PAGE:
A tale of two coal plants

This morning’s news showed the contrasting fortunes of two of the NEM’s coal plant owners. While Trevor St Baker’s Delta was celebrating the Morrison government’s largesse in supporting an upgrade of his Vales Point coal plant in NSW, the AGL Board was nursing a black eye from a shareholder resolution to accelerate the closure of its Victorian Loy Yang A brown coal plant. While the shareholder resolution did not pass, it achieved 20 per cent support, thanks to the giant US investment manager BlackRock throwing its weight behind the resolution.

The Vales point grant of $8m shows the government hasn’t forgotten about coal despite its much publicised pivot to gas and is slated to come from the federal government’s underwriting new generation investments program (UNGI). Curiously, the government, despite shortlisting the project in March 2019 and promising its NSW counterpart in January 2020 that it would fast-track NSW UNGI projects  is only now inviting Delta to apply for the grant. Also curiously it’s not one of the two projects from the UNGI shortlist that the government said it was fast tracking in December 2019 and about which nothing has been heard since.

The grant didn’t make the list of budget initiatives to support energy that Energy Minister Angus Taylor trumpeted in his budget night press release. Possibly he considered it too small an amount to be worth mentioning.

Details are scant on exactly what the money is buying, although it appears to be a turbine upgrade that will deliver an additional 40MW to the 1320MW plant. Helpfully it will also reduce emissions slightly (2 per cent) despite delivering higher output, as the efficiency gains will mean less coal is required. If the reported figures of 1.05m tonnes saved over 8 years are credible, this is an abatement cost of $8/tonne, which the government will see as good value since it is used to paying  up to $15/tonne for projects under its emissions reduction fund. Despite the upgrade the plant is still slated for closure in 2029.

Meanwhile, the AGL Board – amongst others – will be considering the implications of having a mainstream institutional investor align itself with the activist shareholder group the Australasian centre for corporate responsibility (ACCR). The company’s Achilles heel seems to be its own TCFD disclosure that the current scheduled closure date of 2048 for Loy Yang A is incompatible with scenarios that limit global warming to 1.5 degrees. Origin has faced similar challenges over its plans for its Eraring black coal plant in NSW. However, as this is due to close in 2032 anyway and is less emissions intensive than Loy Yang A, Origin has been able to declare its plans as consistent with a  science -based target. With its 2019 shareholder resolution on coal power failing to get much traction, ACCR has narrowed its focus for Origin to its fracking plans in the Betaloo Basin (ostensibly based around the basis of its consent from Native Title holders) and industry association membership. As it happens Origin, along with BHP have resigned from one of the offending associations, the Queensland Resources Council, over its political advertising for the Queensland election where it is lobbying voters to rank the Green Party last.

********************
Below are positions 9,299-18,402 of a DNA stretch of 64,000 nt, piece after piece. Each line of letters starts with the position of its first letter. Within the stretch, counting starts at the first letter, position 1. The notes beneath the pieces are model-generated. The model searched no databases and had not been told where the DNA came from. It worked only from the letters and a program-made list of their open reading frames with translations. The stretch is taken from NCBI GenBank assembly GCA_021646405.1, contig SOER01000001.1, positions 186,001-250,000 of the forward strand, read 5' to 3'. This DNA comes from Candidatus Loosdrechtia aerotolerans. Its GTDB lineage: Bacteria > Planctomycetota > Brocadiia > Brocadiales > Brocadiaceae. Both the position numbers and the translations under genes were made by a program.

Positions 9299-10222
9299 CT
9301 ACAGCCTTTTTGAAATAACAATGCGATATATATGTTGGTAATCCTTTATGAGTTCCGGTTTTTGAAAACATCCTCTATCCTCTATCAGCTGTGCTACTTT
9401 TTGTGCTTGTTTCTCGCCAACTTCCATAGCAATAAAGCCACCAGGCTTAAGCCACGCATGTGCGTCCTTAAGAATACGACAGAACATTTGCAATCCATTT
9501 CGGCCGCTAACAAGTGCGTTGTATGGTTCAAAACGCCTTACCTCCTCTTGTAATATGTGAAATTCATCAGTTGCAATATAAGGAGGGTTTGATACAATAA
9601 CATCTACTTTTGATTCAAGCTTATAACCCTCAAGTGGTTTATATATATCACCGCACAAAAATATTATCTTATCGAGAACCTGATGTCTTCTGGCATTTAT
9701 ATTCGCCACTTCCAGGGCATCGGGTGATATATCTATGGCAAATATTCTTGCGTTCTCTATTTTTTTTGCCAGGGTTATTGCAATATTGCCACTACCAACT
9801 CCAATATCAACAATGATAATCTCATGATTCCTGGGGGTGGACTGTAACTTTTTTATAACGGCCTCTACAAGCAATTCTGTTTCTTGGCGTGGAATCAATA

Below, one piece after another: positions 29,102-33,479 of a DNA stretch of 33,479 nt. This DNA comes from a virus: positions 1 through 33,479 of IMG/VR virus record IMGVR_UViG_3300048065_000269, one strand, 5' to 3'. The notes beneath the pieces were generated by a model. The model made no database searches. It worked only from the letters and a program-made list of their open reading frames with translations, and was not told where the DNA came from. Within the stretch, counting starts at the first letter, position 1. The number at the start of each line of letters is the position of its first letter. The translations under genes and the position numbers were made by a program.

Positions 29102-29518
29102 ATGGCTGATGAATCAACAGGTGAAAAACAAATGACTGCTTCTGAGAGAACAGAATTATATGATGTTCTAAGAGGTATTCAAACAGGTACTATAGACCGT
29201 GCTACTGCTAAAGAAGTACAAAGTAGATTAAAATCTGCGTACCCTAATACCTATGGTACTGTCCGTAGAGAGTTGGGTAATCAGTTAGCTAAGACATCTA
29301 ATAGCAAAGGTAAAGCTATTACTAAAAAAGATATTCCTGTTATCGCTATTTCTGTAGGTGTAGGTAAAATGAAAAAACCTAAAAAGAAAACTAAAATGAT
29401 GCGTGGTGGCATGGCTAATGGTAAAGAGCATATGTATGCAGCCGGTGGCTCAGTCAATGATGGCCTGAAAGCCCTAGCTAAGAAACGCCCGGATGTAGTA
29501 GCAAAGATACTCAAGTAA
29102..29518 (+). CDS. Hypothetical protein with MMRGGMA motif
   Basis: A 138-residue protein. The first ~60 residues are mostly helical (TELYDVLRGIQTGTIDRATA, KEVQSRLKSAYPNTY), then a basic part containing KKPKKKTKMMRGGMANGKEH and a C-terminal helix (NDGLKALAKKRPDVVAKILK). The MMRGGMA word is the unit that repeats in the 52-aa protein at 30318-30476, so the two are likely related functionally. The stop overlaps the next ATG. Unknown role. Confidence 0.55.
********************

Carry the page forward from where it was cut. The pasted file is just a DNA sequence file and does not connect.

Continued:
This will only be more grist to the ACCR’s mill, and so this kind of shareholder activism is only going to get ramped up. If they continue to cause AGL headaches, then it could take a leaf out of ENGIE’s book. The French global power giant announced a few years back that it was getting out of coal power. After closing its ageing Hazelwood plant, it simply sold the Loy Yang B plant to Alinta. Alinta is privately owned by Chow Tai Fook, a Hong Kong-based family business. If owning Loy Yang A gets too hard optically while the plant still has several years of economically viable operation left, AGL can always realise some value by selling it to private or foreign state owners who care less. The majority of privately-owed Australian coal plants are already owned by such businesses, although the single largest owner is the Queensland state government. Maybe Trevor St Baker will get a chance to expand his portfolio in the next few years…